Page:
Education officials admit that some foreigners applying for teaching jobs falsify their credentials and many schools fail to carry out proper background checks on applicants.
Fairfax Media revealed last week that a simple Google search would have found that 59-year-old Walbran raped and sexually molested children as young as eight on the Indonesian island of Lombok over a nine-year period.
The Sydney man turned up teaching at Narinukun international school in Ubon Ratchathani, 630 kilometres from Bangkok, in April.
Suthep Chittayawong, deputy secretary of Thailand's Office of Basic Education Commission, said notices have been sent to all schools ordering background checks, including on any criminal convictions and the authenticity of academic qualifications.
He said some foreign applicants falsify their credentials because fake academic documents are easily obtained in Thailand.
"I know some schools choose to hire foreign teachers first and run background checks on them later," Mr Suthep told the Bangkok Post.
"This is because language teachers are in high demand and the checking process usually takes time and is expensive for the schools."
Mr Suthep said an investigation is underway to determine how Walbran, a former head of school at the Australian International School in Jakarta, was able to get a job in Ubon Ratchathani despite publicity about his past crimes.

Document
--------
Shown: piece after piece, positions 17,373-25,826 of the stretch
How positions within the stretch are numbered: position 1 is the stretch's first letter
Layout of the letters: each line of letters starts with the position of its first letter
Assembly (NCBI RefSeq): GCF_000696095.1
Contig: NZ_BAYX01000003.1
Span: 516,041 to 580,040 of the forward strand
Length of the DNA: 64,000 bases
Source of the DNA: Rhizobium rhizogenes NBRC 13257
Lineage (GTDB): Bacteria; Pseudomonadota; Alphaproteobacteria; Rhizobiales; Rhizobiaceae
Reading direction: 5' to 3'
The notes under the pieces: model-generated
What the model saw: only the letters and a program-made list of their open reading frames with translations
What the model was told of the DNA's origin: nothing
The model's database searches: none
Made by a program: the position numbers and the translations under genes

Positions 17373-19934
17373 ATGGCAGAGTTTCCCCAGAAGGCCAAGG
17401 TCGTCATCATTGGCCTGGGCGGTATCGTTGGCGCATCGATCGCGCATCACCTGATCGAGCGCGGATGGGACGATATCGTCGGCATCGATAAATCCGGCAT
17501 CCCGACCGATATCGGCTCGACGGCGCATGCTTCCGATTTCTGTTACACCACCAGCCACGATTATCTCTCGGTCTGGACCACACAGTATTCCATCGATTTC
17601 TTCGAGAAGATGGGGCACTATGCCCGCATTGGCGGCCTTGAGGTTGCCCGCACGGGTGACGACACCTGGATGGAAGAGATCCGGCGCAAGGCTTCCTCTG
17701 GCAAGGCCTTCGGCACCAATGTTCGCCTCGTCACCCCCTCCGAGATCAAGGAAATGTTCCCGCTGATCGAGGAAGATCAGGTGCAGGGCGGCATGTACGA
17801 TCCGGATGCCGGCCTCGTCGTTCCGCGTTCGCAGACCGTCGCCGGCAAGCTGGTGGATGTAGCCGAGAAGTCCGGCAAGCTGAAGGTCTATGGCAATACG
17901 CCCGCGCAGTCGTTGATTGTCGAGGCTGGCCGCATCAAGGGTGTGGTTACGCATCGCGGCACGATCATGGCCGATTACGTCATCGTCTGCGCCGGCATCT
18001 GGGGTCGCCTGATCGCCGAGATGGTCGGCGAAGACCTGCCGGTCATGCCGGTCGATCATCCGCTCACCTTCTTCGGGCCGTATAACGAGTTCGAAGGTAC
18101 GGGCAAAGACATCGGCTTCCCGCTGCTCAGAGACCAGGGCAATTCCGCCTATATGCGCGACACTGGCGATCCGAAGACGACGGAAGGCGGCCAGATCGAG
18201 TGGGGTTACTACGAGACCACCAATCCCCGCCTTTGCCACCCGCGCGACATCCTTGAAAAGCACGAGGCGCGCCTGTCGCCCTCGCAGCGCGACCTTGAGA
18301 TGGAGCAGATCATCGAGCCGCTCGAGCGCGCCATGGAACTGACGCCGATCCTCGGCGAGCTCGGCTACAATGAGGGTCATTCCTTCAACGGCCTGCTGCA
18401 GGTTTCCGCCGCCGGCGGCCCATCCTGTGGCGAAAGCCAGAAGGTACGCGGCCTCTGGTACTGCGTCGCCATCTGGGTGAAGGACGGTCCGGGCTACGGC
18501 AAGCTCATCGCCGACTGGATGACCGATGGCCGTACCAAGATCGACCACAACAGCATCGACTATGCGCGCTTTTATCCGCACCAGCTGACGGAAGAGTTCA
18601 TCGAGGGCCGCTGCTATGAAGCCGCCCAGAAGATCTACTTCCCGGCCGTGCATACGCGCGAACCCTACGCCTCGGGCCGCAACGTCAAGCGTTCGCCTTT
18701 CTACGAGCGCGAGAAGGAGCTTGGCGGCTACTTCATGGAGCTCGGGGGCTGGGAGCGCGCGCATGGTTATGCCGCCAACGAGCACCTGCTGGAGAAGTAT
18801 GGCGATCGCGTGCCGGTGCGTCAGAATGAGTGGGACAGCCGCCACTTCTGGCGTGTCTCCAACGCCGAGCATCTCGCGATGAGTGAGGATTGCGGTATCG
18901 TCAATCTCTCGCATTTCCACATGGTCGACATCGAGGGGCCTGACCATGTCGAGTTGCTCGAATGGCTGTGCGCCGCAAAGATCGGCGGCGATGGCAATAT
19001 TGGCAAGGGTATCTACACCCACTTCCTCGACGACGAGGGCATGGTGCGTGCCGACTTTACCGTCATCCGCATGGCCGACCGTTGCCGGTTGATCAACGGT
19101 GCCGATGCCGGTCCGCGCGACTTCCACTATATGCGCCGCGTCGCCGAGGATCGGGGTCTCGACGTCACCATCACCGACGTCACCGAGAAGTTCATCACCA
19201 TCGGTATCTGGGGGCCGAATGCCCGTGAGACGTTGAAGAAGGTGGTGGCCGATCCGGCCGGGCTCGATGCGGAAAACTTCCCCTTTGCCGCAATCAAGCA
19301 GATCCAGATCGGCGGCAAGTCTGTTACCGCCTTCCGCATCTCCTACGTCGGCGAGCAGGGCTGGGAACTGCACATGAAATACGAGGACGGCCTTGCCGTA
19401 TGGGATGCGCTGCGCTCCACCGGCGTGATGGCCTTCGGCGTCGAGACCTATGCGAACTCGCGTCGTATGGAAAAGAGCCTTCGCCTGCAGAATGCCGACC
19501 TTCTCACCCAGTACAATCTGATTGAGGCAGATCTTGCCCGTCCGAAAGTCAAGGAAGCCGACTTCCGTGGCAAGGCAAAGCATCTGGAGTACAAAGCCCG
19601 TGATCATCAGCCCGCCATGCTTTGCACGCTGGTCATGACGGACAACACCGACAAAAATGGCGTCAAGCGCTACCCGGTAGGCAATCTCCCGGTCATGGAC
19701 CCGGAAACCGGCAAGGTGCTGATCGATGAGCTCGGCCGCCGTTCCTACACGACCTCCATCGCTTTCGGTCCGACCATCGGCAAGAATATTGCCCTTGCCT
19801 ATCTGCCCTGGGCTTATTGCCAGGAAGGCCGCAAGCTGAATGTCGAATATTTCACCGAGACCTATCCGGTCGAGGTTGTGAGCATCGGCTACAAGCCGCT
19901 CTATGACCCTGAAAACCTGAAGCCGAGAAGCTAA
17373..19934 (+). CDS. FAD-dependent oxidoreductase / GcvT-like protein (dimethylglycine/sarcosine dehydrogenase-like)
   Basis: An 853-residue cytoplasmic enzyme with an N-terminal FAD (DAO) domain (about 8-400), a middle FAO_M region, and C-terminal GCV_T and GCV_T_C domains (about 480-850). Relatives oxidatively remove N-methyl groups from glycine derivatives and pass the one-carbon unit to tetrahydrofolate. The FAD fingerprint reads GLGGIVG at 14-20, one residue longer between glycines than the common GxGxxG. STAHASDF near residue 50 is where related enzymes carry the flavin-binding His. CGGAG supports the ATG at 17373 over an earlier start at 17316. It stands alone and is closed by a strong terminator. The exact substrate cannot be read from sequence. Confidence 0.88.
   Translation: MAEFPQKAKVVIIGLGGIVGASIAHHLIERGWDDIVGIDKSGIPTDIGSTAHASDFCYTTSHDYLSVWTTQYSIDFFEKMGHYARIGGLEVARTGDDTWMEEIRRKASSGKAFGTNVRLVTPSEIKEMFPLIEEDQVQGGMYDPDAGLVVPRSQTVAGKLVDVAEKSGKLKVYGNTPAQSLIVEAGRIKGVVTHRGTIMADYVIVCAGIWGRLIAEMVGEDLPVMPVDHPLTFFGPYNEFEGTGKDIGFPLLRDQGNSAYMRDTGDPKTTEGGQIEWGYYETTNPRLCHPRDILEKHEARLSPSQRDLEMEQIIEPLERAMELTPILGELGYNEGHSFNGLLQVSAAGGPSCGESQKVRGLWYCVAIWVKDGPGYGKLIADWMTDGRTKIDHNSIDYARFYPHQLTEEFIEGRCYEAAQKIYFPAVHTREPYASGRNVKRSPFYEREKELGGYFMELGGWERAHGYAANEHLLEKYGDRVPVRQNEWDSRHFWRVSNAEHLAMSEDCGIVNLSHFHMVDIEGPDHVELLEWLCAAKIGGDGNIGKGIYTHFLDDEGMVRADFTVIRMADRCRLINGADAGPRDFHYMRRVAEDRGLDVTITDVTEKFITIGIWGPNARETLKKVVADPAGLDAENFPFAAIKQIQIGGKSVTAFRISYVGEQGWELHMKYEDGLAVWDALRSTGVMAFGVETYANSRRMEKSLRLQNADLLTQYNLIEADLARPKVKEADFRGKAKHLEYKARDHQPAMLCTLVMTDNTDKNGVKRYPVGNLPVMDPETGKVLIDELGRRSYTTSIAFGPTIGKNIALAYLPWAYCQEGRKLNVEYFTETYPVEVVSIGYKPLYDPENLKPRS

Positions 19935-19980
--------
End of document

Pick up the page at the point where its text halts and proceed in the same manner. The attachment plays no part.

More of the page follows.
The secretary-general of Thailand's Private Education Commission Office, Adinan Pakbara, also warned private schools to tighten screening processes.
"Foreign embassies, the immigration bureau, the police and schools themselves should share information," he said.
Tens of thousands of foreigners teach in Thai schools, many of them Australians.
Fairfax Media revealed that Walbran left Australian unnoticed early this year after failing to register on Australia's National Child Offender Register after being deported from Indonesia, where he served just over two years of a three-year jail sentence for child sexual abuse.
Walbran will be deported from Thailand on the grounds of bad character if police do not find evidence that he committed offences in the country.
He is being held in an immigration detention cell.